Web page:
The Botanical

Hello my fine dining friends, welcome back for another first class post. First, some housekeeping. Thank you to my newest mystery follower no. 23, much appreciated; you made my week!  Also, thank you to the people who left some posts in the comments section, again, I really appreciate the simple acknowledgement of my work and the time taken to say hello! 🙂

Ok, so back to the good stuff. Last week we had another “birthday cousin’s night” and following tradition (like our last outing) we hit up The Botanical. The Botanical was/is somewhat of a little icon in Melbourne. It recently had a significant renovation and now is a very swish looking wine bar and restaurant with decorated Executive Chef Cheong Liew. Cheong used to head “The Grange” restaurant at Hilton Hotel in Adelaide and has been given a Medal of the Order of Australia (OAM) for services in developing and influencing the style of contemporary Australian cuisine. His approach is adopting seasonal freshness and raw ingredients and breaking a few rules in between.

I hadn’t heard of the Botanical before a few weeks ago so I did some Googling and found some mixed reviews. My friend Urbanspoon in particular has been very harsh to this place but Nat and I hoped for the best anyways. We all rocked up about the same time and hit up the very hippity hoppity bar to wet out whistles. The place has a sweet cellar with extensive premium Australian and international wines in very verylarge bottles….salivating…

Got Vino?

I slammed down some water (cos I’m so hardcore) and quickly joined the rest of the gang with their multiple Canons; 50mm’s at the ready.

Team Botanical

We got comfy and were greeted with a lovely personalised Menu titled “Nina’s Birthday Dinner” and a glass of Champagne which somehow escaped the three cameras on the table so no sexy picture (sorry!).  I think the champagne was called Devaux Brut from Bar-sur-Seine, France, whether it was NV, reserve or whatever, I cannot say. In any, the champagne was very enjoyable. It had a friendly nose of apples, pears and some tropical fruits. Toasty, bready and sweet on the palate with some kiwi predominant flavours and quite bubbly.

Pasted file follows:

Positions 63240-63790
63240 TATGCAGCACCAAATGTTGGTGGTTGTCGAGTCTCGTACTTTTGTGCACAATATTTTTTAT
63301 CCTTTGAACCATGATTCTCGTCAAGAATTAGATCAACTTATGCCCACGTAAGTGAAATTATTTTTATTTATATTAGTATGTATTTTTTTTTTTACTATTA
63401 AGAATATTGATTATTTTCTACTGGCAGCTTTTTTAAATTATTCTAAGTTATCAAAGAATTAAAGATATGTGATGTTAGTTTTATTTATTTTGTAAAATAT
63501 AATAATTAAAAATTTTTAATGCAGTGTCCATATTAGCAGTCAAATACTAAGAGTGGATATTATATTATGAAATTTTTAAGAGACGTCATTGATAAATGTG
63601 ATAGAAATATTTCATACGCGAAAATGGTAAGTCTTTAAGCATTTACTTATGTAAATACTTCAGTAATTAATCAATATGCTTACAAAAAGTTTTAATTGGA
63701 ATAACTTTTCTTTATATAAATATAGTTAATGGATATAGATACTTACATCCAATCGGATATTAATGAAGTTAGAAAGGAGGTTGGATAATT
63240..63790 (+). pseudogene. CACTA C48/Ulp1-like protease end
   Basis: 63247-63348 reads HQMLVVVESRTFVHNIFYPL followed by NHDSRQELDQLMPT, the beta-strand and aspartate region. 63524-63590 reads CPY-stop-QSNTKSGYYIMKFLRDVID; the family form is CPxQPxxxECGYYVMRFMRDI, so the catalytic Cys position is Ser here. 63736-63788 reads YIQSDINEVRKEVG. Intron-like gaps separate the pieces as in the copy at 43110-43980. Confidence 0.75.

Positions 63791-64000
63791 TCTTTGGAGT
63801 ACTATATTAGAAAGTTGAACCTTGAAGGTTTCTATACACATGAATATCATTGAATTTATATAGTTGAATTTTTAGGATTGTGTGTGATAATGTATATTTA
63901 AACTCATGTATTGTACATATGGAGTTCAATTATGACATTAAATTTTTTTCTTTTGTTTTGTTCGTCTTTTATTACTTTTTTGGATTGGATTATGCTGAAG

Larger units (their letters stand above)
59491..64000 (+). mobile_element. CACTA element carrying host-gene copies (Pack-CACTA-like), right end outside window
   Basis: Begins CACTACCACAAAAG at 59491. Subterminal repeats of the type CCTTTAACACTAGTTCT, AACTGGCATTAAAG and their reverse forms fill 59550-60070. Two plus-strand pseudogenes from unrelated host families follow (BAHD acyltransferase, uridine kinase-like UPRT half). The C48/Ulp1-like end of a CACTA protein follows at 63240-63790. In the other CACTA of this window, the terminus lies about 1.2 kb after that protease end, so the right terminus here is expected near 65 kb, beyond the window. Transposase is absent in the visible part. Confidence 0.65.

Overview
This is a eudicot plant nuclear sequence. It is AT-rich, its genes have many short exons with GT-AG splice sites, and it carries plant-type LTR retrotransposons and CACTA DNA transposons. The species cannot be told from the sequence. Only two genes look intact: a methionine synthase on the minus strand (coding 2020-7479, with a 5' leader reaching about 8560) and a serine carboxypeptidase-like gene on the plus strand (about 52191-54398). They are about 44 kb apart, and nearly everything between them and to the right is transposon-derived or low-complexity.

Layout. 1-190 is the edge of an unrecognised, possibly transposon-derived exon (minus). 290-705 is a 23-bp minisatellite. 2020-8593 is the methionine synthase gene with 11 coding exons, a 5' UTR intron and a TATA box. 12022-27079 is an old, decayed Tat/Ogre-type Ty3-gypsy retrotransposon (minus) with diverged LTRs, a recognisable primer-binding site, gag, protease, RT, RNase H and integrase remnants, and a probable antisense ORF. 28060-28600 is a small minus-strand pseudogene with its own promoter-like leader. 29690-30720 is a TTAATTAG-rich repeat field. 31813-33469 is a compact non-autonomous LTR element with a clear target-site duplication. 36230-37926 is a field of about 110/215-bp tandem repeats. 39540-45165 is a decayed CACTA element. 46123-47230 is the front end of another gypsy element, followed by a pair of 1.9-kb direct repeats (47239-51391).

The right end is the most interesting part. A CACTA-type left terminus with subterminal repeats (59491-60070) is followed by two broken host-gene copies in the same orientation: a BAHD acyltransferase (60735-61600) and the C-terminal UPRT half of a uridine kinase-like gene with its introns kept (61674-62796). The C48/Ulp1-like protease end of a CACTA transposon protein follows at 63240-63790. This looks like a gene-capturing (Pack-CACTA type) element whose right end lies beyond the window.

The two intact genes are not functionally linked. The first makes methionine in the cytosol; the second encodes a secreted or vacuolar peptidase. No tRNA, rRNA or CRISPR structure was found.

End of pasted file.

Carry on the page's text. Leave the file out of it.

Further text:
Tables, Menus and Champange

We had a set menu tonight, 5 course degustation and the three alcoholics of the table got wine matching. Unfortunately we were told that some of the preferred matching wines would have to be substituted because not enough of us were drinking to accommodate a full bottle. I didn’t mind but if I were to be picky, that shouldn’t have stopped a fine dining restaurant.

It’s late, were hungry, let’s get cracking!

Organic beetroot salad, roasted hazelnuts, whipped goat’s curd, watercress

2010 Brundelmayer Gruner Veltiner, Kamptal, Austria

The starter was a beetroot party; organic beetroot bulbs on a bed of raw slices of beetroot finished with a beetroot gazpacho. Accompanied with candied hazelnuts, dollops of goat’s curd and watercress. The mixture of beetroots smelt yummy and created a great mix of textures. The goat’s curd is a perfect foil to the overall crunchy beets and nuts bringing up the vegetal sweetness.

The wine for this dish was a good one. Fresh nose with grass and straw characters. Attack is firm, crisp with an intense line of salinity and limestone. Light bodied in the mid palate and finishes long with an overall great balance, complexity and lovely sweet grass. It brought sweetness to the dish and lifts the vegetal characters of the beets which I really enjoyed.


Scallops, pancetta, cauliflower puree, witlof citrus salad

2010 Le Caprice de Clementime, Halle aux vins, Cote de Provence

Scallops and pancetta, great combo! This dish smelt great with lovely cooked scallops and a zing from the salad. There is a nice balance of meaty flavours offset with the blood orange and citrus salad. The walnuts kick the dish up a notch adding crunch and, with the witlof, act as a palate cleanser preparing you for the next bite. Would have liked a bit more on the plate, maybe one more scallop, nuts and perhaps crisp up the pancetta. Delicious dish and I think the others thought so too! Some people finished their plate before I even picked up the knife!

The wine was a French rose from Provence made with ugni blanc and grenache blanc and was the first of the substitute wines. Lush nose of peaches and apricots with a starchiness that made me think potatoes. Attack is stewed pear (without the sweetness), more stone fruits, wet rock and seeds. Finishes vegetal (I kept getting cos lettuce) fresh and full bodied.

Individually the wine was very approachable but with the food, it became very salty and brought the tannins to the front….Ick….

Delicious course but let’s change up the wine on this one (or drink it first).

Hapuka fillet, smoked pomme puree, caramelized fennel, shellfish sauce

1999 Leroy Duval, Meursault, Cote d’or, Bourgogne

This was my favourite dish of the day. A lightly seared hapuka fillet with caramelised fennel and shallots on a bed of pomme puree (or as I call it, mash potatoes) surrounded by a shellfish bisque.